Bankruptcy petition.

Dispelling Bankruptcy Myths

Uloth, P.C.  Oct. 17, 2022

Most people get their news from multiple sources, including television, online outlets, and even the neighbor down the street. However, because there are so many different sources of information, contradictory and false information is everywhere. This holds true for the financial world, whether you are in business or you are concerned with your own personal finances.  

It can be easy to fall into the trap of believing a myth about bankruptcy. But if you are facing serious financial problems, it’s critical that you find out the truth. With the help of a knowledgeable bankruptcy attorney, you can take the right steps forward.  

At my firm, Uloth, P.C., I bring over 30 years of experience practicing Texas law to my clients’ cases. I am dedicated to protecting the legal interests of both businesses and individuals with all the tools in my arsenal. I won’t promise a specific outcome, but I will promise to do everything I can to help you on your financial journey. I proudly represent clients in Dallas, Texas, as well as Addison, Plano, and the rest of the state. 

Common Myths and the Truth About Each 

To seek financial relief, it’s important that you know the truth about how to eliminate debt. These are some of the most common myths about bankruptcy. 

Myth 1: I will lose all my possessions if I file for bankruptcy.  

You may have heard that if you file for bankruptcy, you will lose your home and all your possessions. However, this is not the case. In most cases, you will not lose your primary residence, your primary vehicle, or your furniture, but you may lose some equity in them. 

Myth 2: Anyone who files for bankruptcy has a spending problem. 

While some people with spending problems file for bankruptcy, that’s not true of everyone who files. Some small business owners may choose to file after their business closes. Some individuals may file due to struggling with medical or other non-consumer debt. 

Myth 3: I’m married, so my spouse also has to file. 

Your spouse will not be forced to file for bankruptcy if you decide to file. If your debt is your own and not shared by your spouse, then it may be the right decision to file for bankruptcy independently. Speak with an experienced bankruptcy attorney to learn more about the best path forward for you and your spouse.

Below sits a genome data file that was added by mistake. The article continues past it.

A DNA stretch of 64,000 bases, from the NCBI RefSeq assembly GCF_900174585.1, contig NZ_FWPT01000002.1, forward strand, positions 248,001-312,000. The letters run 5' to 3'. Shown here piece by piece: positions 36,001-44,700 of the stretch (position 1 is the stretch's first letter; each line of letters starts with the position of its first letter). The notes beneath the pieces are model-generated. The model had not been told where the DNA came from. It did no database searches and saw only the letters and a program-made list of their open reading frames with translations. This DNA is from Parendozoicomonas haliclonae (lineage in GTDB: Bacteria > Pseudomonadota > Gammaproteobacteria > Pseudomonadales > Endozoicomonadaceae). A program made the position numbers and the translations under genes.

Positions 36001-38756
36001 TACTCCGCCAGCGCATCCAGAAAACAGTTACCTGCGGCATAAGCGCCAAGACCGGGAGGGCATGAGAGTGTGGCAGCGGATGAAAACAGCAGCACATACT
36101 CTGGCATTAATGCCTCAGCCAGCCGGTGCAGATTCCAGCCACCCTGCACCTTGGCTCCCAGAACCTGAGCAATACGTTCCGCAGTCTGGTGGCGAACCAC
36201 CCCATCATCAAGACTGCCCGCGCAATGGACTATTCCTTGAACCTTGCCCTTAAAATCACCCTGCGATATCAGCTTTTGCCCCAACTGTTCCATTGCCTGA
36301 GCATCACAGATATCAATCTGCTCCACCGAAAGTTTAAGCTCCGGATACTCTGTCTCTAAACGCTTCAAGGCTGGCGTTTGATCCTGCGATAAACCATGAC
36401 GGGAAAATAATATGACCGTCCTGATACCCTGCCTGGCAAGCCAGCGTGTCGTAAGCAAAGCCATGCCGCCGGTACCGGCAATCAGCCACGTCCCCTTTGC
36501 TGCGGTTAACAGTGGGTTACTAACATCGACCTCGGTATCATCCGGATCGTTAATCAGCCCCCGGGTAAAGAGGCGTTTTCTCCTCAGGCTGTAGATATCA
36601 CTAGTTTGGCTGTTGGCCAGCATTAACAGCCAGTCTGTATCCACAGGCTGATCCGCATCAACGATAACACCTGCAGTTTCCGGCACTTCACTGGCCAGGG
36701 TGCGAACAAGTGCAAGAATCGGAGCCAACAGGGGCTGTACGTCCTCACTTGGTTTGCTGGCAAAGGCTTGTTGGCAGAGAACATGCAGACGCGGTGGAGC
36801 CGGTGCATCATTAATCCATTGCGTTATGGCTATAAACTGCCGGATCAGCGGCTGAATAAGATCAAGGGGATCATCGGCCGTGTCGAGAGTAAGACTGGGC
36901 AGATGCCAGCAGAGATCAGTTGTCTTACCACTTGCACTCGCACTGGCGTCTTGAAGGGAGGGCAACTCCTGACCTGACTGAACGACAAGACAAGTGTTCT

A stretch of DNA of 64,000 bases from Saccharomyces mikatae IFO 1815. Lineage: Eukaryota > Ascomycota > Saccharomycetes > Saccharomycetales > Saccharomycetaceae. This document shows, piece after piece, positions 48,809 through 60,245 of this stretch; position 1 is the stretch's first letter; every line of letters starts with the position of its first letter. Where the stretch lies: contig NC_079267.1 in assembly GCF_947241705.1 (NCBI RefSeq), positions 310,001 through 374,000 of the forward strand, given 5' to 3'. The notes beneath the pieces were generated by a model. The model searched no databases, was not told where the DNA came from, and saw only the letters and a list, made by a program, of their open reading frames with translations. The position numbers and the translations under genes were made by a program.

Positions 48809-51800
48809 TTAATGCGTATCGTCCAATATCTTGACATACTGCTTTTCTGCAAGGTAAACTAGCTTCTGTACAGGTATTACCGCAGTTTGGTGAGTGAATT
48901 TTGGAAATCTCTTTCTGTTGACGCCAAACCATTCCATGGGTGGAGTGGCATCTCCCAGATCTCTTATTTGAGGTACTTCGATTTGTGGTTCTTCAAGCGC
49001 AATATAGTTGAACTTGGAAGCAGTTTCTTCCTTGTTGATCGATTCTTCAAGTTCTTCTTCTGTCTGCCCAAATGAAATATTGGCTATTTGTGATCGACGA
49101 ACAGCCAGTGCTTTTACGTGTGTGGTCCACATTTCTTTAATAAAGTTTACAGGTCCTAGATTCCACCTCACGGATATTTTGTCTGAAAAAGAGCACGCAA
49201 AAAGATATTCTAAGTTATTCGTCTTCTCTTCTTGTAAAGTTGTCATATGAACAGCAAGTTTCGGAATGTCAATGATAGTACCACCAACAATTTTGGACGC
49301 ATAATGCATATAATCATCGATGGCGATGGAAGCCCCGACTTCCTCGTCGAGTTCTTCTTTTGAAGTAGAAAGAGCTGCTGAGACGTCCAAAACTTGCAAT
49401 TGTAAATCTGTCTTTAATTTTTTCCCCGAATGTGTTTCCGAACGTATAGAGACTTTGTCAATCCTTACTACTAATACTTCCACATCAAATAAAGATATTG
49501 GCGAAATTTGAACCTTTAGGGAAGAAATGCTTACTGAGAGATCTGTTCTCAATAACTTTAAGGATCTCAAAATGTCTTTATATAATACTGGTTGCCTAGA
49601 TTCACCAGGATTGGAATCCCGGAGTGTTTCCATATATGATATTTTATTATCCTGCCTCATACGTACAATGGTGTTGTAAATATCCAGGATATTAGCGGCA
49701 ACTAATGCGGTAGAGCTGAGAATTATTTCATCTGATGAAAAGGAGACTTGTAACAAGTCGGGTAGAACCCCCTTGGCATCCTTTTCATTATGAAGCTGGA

Myth 4: It’s hard to qualify for bankruptcy. 

Qualifying for bankruptcy depends on the chapter you intend to file. If you earn too much to qualify for chapter 7 bankruptcy, you may benefit from filing for chapter 13 bankruptcy instead. Chapter 13 bankruptcy is especially helpful for those facing home foreclosure or vehicle repossession. Certain requirements must be met in order to file for bankruptcy in Texas, but there is typically a path forward for you and your loved ones.   

Myth 5: Bankruptcy won’t stop creditor harassment.  

Perhaps the most immediate benefit of filing for bankruptcy is that it stops creditor harassment. If you file for bankruptcy and a creditor won’t desist, it’s important to know that they’re breaking the law. You can file a complaint against them, and they will be required to stop the harassment. 

Myth 6: Bankruptcy permanently ruins your credit. 

While bankruptcy will affect your credit score, it does not permanently ruin your credit. You can start working on improving your credit soon after filing for bankruptcy. The sooner you file, the sooner the bankruptcy will drop off your credit report. 

An Experienced Bankruptcy Attorney Can Help 

When financial struggles overwhelm your life, the best step forward may be filing for bankruptcy. By working with an experienced bankruptcy attorney, you can find debt relief and a new start. As an attorney with over three decades of experience, I collaborate closely with each of my clients. I value communication and I encourage authenticity throughout the legal process. At my firm, Uloth, P.C., I proudly represent clients in Dallas, Addison, Plano, and the rest of Texas. Contact my firm today to schedule a consultation to discuss if bankruptcy is right for you.